“As you were eavesdropping,” he shot back, peeved, “You’ll know that I don’t consider this a team. This is my fight, and you’re helping me.”
“Do you have to be so damn stubborn?!”
Xandra snorted a bit at that one. I looked over to her and she had a knowing smile.
“Trust me, John. Once he sets his mind on something…”
“I’m not sure I want to know anymore, please.”
She chuckled a low, tenor chuckle as my face went red again. Ishmael, as usual, rained directly on the parade.
“I have spoken to the Empath, and we are in agreement: you all have too much fear of what could happen. As soon as you purge your fear, like I have, then you can make decisions.”
I wanted to say “Jackass” or “Prick” or any number of things, but I couldn’t.
“Now, leave me alone… both of you. I need to work.”
Xandra just solemnly nodded, and we made our way back through the house and into the tunnel.
“Don’t worry,” she said casually, “He’s always like this after he gets off, too.”
“Aaagh! I didn’t need to know that!”
She chuckled again, and we kept on walking until a question bubbled to the surface.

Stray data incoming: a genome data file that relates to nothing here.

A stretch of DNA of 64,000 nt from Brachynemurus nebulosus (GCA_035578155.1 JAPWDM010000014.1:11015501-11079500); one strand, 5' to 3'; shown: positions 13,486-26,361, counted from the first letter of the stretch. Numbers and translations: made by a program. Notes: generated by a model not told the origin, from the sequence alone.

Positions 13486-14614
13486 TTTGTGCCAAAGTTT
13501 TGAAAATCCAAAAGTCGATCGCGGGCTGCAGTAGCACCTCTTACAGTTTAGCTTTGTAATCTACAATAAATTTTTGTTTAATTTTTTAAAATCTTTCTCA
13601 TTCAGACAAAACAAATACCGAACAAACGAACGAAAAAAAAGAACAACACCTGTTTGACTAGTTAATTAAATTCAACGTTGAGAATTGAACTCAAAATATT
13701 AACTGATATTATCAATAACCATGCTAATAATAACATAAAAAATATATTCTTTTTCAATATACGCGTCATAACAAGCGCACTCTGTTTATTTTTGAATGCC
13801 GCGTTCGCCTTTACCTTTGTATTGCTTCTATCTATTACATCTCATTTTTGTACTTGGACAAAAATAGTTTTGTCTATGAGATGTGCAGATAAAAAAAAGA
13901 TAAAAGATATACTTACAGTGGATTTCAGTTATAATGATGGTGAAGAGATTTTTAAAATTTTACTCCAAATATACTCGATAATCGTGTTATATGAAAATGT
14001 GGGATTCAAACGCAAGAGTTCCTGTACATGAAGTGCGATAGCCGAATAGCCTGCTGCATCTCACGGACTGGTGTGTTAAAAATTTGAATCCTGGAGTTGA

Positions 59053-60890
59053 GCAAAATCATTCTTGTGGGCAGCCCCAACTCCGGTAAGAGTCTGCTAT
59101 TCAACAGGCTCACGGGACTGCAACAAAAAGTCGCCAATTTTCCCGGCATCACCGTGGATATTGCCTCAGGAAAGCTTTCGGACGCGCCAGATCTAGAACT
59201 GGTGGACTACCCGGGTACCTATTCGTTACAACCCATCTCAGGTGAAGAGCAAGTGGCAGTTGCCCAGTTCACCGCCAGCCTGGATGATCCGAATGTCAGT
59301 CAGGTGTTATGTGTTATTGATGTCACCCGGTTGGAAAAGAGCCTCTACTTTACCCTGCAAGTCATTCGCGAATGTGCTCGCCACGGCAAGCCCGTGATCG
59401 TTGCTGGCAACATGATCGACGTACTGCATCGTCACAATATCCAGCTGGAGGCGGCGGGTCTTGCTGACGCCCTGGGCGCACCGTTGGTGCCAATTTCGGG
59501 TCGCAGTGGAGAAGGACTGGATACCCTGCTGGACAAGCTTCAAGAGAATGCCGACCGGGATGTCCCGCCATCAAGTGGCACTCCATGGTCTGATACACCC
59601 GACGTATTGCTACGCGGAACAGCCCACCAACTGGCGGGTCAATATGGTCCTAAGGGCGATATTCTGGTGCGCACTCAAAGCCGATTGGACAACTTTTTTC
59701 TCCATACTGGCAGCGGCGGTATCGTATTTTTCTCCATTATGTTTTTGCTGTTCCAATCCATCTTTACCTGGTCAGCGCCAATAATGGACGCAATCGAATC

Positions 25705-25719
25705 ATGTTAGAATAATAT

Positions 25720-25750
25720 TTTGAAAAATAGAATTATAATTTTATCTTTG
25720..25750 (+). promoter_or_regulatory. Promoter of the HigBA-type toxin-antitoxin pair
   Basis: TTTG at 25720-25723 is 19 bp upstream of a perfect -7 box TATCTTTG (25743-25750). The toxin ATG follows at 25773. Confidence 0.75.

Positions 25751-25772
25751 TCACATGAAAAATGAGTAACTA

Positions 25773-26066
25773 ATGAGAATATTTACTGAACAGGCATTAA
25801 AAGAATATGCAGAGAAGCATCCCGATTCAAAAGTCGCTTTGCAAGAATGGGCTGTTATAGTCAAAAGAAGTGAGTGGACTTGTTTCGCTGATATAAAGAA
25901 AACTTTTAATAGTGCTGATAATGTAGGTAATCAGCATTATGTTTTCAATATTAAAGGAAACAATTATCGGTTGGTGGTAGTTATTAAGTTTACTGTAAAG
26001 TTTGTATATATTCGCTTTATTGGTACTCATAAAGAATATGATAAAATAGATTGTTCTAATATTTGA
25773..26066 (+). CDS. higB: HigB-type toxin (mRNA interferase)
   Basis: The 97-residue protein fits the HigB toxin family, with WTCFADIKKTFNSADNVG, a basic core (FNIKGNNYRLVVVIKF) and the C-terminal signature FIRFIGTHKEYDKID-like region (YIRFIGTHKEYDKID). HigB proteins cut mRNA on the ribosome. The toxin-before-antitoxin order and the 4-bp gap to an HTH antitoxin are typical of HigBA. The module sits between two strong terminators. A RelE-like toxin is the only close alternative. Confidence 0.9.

“What did he mean by an Empath, anyway?”
“Oh, you didn’t notice?” Xandra replied, a little amused, “Octavia. She can see our feelings, our emotions. That’s why she’s the User. She probably knows what you’re thinking better than you do.”
“Oh, great. A mind reader AND a shapeshifter.”
“And never the two shall meet,” Xandra shot back dryly, “Those two are gonna bitch-fight it out soon, trust me.”
“Such a great team we have… oh WAIT, we aren’t a team, right?”
“Don’t let him get to you,” Xandra patted my shoulder, “As you heard, he’s got a lotta shit on his plate.”
“He’s got a whole frickin’ buffet,” I grumbled as we entered back into my mother’s basement. Xandra headed over to her door, pausing a bit with her hand on the knob.
“Hey, John… I know YOU’RE not an Empath, but can you tell what I’M thinking?”
I’m a pretty dense guy, but even I could pick it up. She was braced against the door, one leg up, her head tilted downward but her eyes glancing up like a begging puppy. I told myself I couldn’t, I shouldn’t… because that guy in the big black coat might just impale me on a crankshaft or whatever he just pulled out of a damn Volvo or something if I even touched her. That’s what I told myself, but in all honesty it was the first time I found myself in that… y’know, situation… and found myself completely unattracted to what should have been a very attractive woman. All I could think of was Ishmael, and that was something that confused me even more.
He gave us all of 24 hours before he began planning for the next raid.